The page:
Sustainability has been saved
Budget 2023 introduces a number of measures to protect our environment and help to move Ireland towards becoming a low carbon emitting economy as part of the process of meeting its climate change commitments. However, it sees a return to some of what have become the “traditional levers” in progression for this country’s climate agenda.
Carbon tax has increased in line with expectations set out in Finance Act 2020 by €7.50 per tonne, bringing the overall amount charged per tonne of carbon dioxide emitted to €48.50. This measure is estimated to raise an additional €114 million in 2023 and €151 million in 2024.
This additional revenue will be invested in energy efficiency related upgrades, social protection schemes and measures to incentivise farming in a more environmentally friendly way.
Furthermore, the current excise reduction of 21 cent per litre in respect of petrol, 16 cent per litre in respect of diesel and 5.4 cent per litre in respect of Marked Gas Oil (MGO), in addition to the 9% VAT rate for electricity and gas, will all be extended until 28 February 2023. These measure all in effect counteract the purposes of the carbon tax increases.
Who will be affected?
The increase of Carbon tax on fuel will add 2 cent per litre of petrol and diesel (VAT Exclusive). The reduction of National Oil Reserves Agency (NORA) levy, which is collected at a rate of 2 cent per litre (VAT exclusive), will result in an offset and the price at the pump will not go up as a result of taxes or levies.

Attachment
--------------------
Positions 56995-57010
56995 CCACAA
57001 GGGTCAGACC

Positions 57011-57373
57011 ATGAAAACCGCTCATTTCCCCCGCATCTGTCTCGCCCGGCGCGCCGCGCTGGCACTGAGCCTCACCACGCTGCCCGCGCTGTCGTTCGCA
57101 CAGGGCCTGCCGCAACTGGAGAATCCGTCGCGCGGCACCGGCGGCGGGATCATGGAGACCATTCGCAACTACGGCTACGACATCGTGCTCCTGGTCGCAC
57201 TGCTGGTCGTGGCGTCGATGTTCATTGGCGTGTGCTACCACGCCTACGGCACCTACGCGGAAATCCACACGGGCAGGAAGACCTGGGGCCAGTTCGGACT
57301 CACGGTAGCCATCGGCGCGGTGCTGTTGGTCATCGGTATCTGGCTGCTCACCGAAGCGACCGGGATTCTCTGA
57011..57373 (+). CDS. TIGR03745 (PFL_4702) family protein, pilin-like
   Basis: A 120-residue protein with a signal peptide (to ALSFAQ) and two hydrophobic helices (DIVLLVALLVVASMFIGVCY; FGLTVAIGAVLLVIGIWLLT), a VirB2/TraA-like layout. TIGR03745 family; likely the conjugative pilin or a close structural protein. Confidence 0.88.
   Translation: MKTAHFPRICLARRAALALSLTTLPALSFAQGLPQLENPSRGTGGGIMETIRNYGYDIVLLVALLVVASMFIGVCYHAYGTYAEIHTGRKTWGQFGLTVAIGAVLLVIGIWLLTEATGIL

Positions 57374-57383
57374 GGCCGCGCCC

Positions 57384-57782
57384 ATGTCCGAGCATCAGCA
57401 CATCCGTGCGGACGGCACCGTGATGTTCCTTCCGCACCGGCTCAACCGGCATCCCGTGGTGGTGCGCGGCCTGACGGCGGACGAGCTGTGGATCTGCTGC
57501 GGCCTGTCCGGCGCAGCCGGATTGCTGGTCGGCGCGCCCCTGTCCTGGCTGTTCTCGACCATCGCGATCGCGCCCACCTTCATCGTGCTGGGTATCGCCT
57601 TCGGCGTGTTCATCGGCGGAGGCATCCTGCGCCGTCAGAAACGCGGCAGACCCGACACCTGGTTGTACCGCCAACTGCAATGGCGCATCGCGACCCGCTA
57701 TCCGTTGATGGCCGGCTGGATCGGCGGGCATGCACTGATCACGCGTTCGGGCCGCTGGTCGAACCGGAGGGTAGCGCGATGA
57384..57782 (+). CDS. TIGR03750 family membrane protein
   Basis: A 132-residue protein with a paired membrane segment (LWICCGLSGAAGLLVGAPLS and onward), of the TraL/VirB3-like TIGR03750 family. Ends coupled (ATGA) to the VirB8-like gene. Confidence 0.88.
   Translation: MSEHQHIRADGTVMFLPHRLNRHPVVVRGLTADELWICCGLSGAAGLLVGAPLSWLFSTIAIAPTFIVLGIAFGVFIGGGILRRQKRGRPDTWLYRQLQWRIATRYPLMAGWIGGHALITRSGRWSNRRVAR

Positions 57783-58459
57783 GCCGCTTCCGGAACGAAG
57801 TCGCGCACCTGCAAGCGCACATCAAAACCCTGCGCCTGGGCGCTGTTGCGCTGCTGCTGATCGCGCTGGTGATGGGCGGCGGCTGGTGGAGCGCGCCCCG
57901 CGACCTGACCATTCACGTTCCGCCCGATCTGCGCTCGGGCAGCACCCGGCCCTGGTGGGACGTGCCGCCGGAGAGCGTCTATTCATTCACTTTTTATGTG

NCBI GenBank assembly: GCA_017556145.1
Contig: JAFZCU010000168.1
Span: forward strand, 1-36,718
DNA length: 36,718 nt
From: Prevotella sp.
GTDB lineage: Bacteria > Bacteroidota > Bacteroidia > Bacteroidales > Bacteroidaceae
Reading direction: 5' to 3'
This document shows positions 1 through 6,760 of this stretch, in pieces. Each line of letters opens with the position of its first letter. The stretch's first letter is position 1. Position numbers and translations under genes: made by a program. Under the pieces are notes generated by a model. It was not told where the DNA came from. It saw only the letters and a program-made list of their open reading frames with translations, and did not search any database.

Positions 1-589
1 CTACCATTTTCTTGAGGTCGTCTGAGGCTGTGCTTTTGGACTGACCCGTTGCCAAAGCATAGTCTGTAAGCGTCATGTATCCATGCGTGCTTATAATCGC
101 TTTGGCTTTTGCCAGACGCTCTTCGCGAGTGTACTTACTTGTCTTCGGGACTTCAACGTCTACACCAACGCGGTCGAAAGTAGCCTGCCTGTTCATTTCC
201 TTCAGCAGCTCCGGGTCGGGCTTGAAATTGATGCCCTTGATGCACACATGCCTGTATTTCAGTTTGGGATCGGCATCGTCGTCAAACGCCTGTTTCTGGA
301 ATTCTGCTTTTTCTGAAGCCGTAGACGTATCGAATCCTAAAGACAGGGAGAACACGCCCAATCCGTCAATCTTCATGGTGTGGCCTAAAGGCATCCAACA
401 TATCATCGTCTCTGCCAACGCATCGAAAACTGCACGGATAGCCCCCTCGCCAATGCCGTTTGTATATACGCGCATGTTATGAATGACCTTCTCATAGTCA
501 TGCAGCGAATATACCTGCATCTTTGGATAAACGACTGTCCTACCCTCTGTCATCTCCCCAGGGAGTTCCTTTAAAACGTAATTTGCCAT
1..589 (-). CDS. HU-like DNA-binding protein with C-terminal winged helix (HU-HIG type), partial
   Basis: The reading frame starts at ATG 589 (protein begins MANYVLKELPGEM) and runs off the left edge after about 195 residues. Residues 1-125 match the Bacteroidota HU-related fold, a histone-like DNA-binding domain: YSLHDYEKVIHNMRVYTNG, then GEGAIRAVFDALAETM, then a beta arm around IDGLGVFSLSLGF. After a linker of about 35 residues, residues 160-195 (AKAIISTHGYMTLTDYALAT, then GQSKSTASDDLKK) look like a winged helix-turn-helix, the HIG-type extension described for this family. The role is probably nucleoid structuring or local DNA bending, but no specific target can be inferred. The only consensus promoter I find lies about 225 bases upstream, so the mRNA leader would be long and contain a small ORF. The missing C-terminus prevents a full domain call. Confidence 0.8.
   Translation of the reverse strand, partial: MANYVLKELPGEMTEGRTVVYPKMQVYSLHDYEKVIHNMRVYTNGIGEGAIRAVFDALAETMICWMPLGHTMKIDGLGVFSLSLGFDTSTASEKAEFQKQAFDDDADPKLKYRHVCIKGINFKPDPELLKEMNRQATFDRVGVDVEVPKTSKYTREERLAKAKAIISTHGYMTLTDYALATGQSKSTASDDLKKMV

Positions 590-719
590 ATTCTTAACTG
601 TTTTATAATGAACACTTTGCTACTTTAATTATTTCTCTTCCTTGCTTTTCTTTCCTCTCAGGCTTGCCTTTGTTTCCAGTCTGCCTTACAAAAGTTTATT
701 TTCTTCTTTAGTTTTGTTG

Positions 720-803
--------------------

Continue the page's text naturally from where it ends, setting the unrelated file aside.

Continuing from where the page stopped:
The excise reduction in respect of petrol, of diesel and Marked Gas Oil, and the 9% VAT rate for electricity and gas, will provide a relief for both consumers and businesses.
When? What to do now?
The Carbon tax increase on petrol and diesel will apply from 12 October 2022 for diesel and petrol and from 1 May 2023 for all other fuels (coal, briquettes etc.) to allow for the winter heating season.
The excise reductions noted above will remain in place until 28 February 2023.
The government is keen to tackle climate change, aiming to achieve net zero emissions by 2050. However, due to recent international events and the consequential significant rise of the energy and fuel prices, the Irish Government has decided to intervene with temporary measures to mitigate short-term energy pressures whilst not addressing the creation of a sustainable and reliable indigenous energy industry. These contingent measures, although necessary from an economical perspective, will result in increased energy consumption and potentially a delay on the timeline of the above climate goals.
Much was anticipated of Budget 2023 given the keen focus of all citizens on climate change, however, the government has overlooked the lack of investment in renewable energies in Ireland, and the introduction of measures to stimulate the market to focus on climate change in a meaningful way, for short term measures. Further incentivisation regimes are needed in the renewable and energy storage spaces to ensure that Ireland, in the longer term, fulfils its potential as a net energy exporter and enables us to avoid being so heavily influenced by external factors in the future.